Worker exposed to silica dust while cutting concrete. (Getty Images)

Worker exposed to silica dust while cutting concrete. (Getty Images)

After years of inaction, the federal Occupational Safety and Health Administration is expected to unveil tomorrow tougher standards, widely opposed by industry, to protect workers from exposure to silica dust.

Commonly found in sand, concrete and stone, silica has long been recognized as a critical workplace hazard when pulverized into dust. Miners, stonecutters and other laborers who have inhaled the particles have suffered lung cancer as well as silicosis, a scarring of the lungs that can make breathing difficult.

In 1974, the National Institute for Occupational Safety and Health recommended that the exposure limit be dropped to 50 micrograms per cubic meter. For more than 40 years, OSHA didn’t act. That’s now expected to change.

OSHA’s new silica standard is expected not only to reduce the exposure limit for all workers to the NIOSH-recommended level, but also to require medical monitoring in some circumstances. OSHA estimates that more than 2 million workers are exposed to silica dust.

Since OSHA’s founding in 1971, the agency has enforced two sets of exposure limits for silica. For workers in general industry, the limit has been 100 micrograms of silica dust per cubic meter of air. For construction and shipyard workers, it has been 250 micrograms.

The new standard has been opposed by industry groups such as the U.S. Chamber of Commerce. Mark Ellis, president of the National Industrial Sand Association, said this week his group has urged OSHA to keep the exposure limit unchanged but require exposure monitoring and medical surveillance. He said the biggest problem with silica exposure is that employers aren’t complying with current standards.

“This is a 100 percent preventable disease,” Ellis said.

Exposure in New Occupations

Indeed, the death rate from silicosis has steadily dropped since 1968, although recent studies have discovered the potential for silica exposure in new occupations.

For example, hydraulic fracturing, or fracking, uses sand to prop open fissures in underground shale to access oil deposits. NIOSH collected air samples at 11 fracking sites in five states and found, at each site, silica samples that exceeded safety limits.

Workers who cut, grind and polish popular quartz countertops are also at risk. These engineered stone countertops may contain as much as 93 percent crystalline silica; granite slabs contain less than 45 percent. Dozens of countertop workers in Israel and Spain have contracted silicosis. The first case of an American countertop worker contracting the disease was reported in 2014.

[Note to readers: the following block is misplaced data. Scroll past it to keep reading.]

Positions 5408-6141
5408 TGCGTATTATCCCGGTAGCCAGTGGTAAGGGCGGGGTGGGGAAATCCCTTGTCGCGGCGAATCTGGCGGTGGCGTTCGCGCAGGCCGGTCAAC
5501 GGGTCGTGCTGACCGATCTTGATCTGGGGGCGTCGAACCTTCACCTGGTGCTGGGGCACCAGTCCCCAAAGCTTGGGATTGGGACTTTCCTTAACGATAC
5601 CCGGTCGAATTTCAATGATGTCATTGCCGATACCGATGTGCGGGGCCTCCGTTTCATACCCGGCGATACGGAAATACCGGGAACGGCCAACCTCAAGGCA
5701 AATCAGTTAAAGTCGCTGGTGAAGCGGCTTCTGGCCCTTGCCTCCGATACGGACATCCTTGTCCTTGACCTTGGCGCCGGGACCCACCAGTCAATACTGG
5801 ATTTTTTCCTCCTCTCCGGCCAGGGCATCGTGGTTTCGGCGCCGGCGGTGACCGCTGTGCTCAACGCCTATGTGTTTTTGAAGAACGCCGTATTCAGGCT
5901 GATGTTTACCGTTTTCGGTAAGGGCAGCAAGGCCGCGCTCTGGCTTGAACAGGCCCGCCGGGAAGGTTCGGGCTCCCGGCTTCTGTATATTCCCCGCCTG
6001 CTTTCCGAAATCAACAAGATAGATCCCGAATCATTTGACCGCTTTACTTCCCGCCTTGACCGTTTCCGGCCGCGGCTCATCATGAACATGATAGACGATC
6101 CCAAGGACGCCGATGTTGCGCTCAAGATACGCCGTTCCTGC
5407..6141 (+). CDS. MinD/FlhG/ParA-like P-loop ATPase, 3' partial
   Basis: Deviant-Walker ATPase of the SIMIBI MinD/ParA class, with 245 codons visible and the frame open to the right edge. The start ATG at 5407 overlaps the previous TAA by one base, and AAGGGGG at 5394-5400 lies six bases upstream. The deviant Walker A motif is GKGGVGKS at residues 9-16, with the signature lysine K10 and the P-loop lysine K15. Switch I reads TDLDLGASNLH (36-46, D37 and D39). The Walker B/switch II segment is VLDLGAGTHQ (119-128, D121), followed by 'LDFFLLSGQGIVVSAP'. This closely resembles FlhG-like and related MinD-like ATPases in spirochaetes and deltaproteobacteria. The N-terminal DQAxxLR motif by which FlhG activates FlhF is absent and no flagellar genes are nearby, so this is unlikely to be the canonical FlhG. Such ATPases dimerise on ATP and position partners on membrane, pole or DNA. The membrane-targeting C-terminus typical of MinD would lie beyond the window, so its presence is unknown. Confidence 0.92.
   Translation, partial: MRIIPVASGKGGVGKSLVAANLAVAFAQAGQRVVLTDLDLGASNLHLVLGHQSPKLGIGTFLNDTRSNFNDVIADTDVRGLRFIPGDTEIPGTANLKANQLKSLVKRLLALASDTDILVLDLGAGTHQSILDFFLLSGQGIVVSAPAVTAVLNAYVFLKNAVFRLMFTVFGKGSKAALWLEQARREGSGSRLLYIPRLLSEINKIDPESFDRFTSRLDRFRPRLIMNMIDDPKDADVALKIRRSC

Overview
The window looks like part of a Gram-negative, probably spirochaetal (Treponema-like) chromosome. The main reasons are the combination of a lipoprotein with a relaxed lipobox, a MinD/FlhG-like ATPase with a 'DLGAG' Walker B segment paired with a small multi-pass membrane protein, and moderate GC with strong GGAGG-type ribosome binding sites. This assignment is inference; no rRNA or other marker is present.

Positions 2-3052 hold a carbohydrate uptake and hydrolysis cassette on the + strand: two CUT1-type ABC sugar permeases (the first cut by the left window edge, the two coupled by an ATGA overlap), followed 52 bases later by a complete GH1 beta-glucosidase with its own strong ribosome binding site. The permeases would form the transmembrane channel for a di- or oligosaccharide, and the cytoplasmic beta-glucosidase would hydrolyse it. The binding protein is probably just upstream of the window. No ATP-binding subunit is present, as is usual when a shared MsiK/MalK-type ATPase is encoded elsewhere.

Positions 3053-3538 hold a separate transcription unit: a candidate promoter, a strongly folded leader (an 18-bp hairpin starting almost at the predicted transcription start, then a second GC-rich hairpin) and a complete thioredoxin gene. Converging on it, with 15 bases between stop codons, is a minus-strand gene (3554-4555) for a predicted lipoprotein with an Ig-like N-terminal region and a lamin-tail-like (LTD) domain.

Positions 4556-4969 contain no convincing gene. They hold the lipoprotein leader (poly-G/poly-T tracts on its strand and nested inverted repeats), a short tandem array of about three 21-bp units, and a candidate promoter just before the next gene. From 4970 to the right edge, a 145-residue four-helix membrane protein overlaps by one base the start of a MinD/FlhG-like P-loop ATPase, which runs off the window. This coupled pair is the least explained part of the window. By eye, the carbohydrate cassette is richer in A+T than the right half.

“The problem of silica dust exposure has not gone away,” said Dr. Robert Harrison, clinical professor of medicine at the University of California, San Francisco. “This is not an old hazard. This is a current hazard,” he said.

OSHA spent years developing the new silica standard. In 2011, the agency sent the proposed rule to the White House’s Office of Management and Budget for review. Such reviews are supposed to take 90 days, but can be extended indefinitely. That one, however, lasted about 2½ years.

Subsequently, the agency held 14 days of public hearings on the proposed regulation and received more than 2,000 comments. In December, the agency sent a draft of the final silica standard back to the Office of Management of Budget. At the time, OSHA was planning to publish the silica rule last month, but that was again delayed, leading many to suspect that a new standard would never be established by the Obama Administration.

“I’ll believe it when I see it,” said occupational safety expert Celeste Monforton, when asked about the new silica standard last week. A former official with both OSHA and the federal Mine Safety and Health Administration, Monforton now teaches public health at George Washington University. She blamed the Obama Administration for dragging its feet on the regulation, but said it’s so rare for OSHA to put out a new regulation, “we should celebrate those victories when they occur.”

“It’s extremely significant,” she said.